If there’s one band to epitomise the turbulence of artistry that one can find in a band, it’s Fleetwood Mac. The group are the poster-band for tense working relationships, but while the complexity of the band’s workings is deeply rooted in their legacy, Fleetwood Mac was always all about the music. In this rare footage of a 1977 rehearsal, you can see that as the band perform ‘Go Your Own Way’.
Fleetwood Mac was founded by guitarist Peter Green, drummer Mick Fleetwood and guitarist Jeremy Spencer. Bassist John McVie completed the lineup for their self-titled debut album. Danny Kirwan joined as a third guitarist in 1968. Keyboardist Christine Perfect, who contributed as a session musician from the second album, married McVie and joined in 1970. During this time the band represented a British blues band and only really found their heightened fame when they found Lindsay Buckingham and Stevie Nicks in 1974.
Three years later and the band found international success with their eleventh studio LP Rumours. Written in the midst of personal turmoil for the majority of the band, who were almost impossibly intertwined with each other’s despair, the album laid bare their emotional fragility. Released in the spring, the album represented a sense of heightened drama between the group.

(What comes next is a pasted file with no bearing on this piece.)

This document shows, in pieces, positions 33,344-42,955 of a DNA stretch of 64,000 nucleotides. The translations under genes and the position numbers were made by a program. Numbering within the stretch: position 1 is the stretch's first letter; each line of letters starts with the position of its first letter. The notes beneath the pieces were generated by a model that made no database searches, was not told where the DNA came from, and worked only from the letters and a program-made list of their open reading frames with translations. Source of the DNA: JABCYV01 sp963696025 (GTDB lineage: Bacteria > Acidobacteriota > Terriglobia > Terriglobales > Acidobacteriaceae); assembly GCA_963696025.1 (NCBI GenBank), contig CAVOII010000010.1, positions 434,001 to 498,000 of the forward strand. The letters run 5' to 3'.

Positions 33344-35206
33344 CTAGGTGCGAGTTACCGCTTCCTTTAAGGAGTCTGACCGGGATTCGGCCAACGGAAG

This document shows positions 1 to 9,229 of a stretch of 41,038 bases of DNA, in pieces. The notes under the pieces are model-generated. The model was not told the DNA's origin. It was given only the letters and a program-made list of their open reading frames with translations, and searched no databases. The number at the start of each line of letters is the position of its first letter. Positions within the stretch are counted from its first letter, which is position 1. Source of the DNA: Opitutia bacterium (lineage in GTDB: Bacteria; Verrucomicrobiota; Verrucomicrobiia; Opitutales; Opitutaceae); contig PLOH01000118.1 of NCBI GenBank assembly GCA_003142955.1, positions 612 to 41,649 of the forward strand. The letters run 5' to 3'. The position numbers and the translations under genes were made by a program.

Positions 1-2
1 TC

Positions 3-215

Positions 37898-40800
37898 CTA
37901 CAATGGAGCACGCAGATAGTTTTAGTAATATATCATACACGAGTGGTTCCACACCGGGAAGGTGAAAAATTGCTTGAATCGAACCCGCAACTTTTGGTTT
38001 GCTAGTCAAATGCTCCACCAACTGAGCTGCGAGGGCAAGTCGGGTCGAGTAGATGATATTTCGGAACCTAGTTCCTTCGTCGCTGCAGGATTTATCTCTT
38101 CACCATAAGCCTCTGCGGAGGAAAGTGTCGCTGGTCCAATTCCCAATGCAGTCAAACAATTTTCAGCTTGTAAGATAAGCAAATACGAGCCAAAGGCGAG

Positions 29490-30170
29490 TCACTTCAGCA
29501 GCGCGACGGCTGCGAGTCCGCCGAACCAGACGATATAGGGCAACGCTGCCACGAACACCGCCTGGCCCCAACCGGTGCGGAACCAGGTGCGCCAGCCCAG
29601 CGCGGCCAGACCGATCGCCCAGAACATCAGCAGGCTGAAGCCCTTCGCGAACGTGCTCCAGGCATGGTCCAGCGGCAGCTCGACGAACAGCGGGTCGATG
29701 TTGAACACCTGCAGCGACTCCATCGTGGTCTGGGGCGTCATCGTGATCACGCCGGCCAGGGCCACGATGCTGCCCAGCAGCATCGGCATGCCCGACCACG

Despite this, the band were sent out on a huge worldwide tour (nearly 10 months of travelling) to promote the album, meaning that as space closed in the band’s tensions continued to rise. They, therefore, used their rehearsal time not only as a way of practising songs, they could likely play in their sleep, but as a way of trying to reinforce a bond which only comes between a group of musicians. In the footage you can see below you can watch one of these typical rehearsals for the Rumours tour of 1977.
In the same tape, you can hear the group sharing a laugh as Christine McVie, John McVie and Stevie Nicks all joke on the state of their roadies. But as Lindsay Buckingham brings the notes of his iconic track ‘Go Your Own Way’ to life the band clicks into gear and joins in effortlessly. They come together to build on Buckingham’s work and deliver a cherished performance of the song.
This building of layers and slowly an integration of sound allows us as the audience to appreciate the track in a new light. It might have now superseded the album it came from and become a classic rock track in its own right, it’s easy to forget the intricacy in the guitar work, the subtlety of power used in the vocal, and the band who transcended their issues for their art.
Watch below as Fleetwood Mac rehearse their classic track ‘Go Your Own Way’ back in 1977.
Source: Society of Rock